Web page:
Herbivory and attenuated UV radiation affect volatile emissions of the invasive weed Calluna vulgaris.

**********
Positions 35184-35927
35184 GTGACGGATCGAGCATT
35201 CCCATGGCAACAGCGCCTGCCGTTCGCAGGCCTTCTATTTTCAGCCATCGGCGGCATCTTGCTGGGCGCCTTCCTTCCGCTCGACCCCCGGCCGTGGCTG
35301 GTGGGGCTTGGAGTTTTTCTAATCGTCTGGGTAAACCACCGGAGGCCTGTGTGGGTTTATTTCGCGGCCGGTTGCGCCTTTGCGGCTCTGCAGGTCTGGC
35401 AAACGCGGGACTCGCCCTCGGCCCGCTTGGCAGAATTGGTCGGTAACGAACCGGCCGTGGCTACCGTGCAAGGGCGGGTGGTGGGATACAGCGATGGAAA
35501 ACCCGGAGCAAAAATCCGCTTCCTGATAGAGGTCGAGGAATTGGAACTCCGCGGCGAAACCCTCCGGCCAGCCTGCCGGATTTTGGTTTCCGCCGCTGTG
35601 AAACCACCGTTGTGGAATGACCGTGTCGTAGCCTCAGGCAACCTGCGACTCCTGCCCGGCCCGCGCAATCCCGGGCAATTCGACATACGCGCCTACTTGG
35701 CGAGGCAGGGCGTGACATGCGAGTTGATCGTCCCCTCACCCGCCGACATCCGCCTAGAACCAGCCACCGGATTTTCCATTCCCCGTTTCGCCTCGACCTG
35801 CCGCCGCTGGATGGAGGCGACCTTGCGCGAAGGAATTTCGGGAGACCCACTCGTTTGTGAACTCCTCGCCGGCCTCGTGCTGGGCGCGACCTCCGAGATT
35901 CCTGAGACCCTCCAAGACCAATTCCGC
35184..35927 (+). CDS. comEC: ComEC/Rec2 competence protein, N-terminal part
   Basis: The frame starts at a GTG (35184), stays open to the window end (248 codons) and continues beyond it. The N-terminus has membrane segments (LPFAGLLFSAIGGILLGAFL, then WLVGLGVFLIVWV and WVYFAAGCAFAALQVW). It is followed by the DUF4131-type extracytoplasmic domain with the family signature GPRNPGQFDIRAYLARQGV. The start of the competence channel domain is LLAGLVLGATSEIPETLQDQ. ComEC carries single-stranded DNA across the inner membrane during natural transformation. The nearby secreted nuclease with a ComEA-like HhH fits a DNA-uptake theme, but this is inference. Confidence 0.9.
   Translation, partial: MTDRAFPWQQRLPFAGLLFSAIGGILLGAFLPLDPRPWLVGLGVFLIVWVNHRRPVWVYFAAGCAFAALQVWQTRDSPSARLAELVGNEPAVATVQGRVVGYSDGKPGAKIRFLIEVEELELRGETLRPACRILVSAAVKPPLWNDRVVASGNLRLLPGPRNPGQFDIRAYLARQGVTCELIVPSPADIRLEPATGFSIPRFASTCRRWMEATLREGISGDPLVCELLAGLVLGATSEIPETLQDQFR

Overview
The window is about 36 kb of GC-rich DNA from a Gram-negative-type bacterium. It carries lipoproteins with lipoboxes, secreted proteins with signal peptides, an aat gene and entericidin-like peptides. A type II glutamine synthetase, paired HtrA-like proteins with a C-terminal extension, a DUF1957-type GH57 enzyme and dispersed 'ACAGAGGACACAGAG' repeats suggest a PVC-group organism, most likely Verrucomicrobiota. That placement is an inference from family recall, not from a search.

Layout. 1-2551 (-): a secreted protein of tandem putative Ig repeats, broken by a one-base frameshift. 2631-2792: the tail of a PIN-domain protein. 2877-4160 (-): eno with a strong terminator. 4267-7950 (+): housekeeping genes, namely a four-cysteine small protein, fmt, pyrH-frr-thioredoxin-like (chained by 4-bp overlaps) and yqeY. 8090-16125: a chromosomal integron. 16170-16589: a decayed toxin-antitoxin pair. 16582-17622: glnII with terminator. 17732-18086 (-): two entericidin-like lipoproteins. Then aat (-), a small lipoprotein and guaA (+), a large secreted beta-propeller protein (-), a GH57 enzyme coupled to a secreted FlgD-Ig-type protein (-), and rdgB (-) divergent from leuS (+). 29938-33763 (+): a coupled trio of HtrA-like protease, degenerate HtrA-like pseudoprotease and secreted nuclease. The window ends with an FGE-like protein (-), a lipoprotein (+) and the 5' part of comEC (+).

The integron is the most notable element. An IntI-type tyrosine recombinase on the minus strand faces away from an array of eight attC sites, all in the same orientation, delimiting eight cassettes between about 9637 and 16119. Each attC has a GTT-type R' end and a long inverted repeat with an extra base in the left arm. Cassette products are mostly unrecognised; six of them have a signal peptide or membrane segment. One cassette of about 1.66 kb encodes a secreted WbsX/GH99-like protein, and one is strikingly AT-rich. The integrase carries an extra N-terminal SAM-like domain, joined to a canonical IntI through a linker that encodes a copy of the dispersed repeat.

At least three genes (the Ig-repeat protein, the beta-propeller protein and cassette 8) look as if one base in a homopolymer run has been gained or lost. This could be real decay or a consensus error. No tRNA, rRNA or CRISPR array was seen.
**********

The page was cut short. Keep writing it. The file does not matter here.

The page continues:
Calluna vulgaris (heather) is an aggressive invasive weed on the Central Plateau, North Is., New Zealand (NZ), where it encounters different environmental factors compared to its native range in Europe, such as high ultraviolet radiation (UV) and a lack of specialist herbivores. The specialist herbivore Lochmaea suturalis (heather beetle) was introduced from the United Kingdom (UK) in 1996 as a biocontrol agent to manage this invasive weed. Like other plant invaders, a novel environment may be challenging for heather as it adjusts to its new conditions. This process of "adjustment" involves morphological and physiological changes often linked to phenotypic plasticity. The biochemical responses of exotic plants to environmental variables in their invaded range is poorly understood. The production and release of volatile organic compounds (VOCs) is essential to plant communication and highly susceptible to environmental change. This study therefore aimed to explore the VOC emissions of heather in response to different levels of UV exposure, and to feeding damage by L. suturalis. Using tunnel houses clad with UV-selective filters, we measured VOCs produced by heather under NZ ambient, 20% attenuated, and 95% attenuated solar UV treatments. We also compared VOC emissions in the field at adjacent sites where L. suturalis was present or absent. Volatiles produced by the same target heather plants were measured at four different times in the spring and summer of 2018-2019, reflecting variations in beetle's abundance, feeding stage and plant phenology. Heather plants under 95% attenuated UV produced significantly higher amounts of (E)-β-farnesene, decanal, benzaldehyde, and benzeneacetaldehyde compared to 25% attenuated and ambient UV radiation. We also found significant differences in volatiles produced by heather plants in beetle-present versus beetle-absent sites on most sampling occasions. We also recorded a lower number of generalist herbivores on heather at sites where L. suturalis was present. Interactions between invasive plants, a novel environment, and the native communities they invade, are discussed.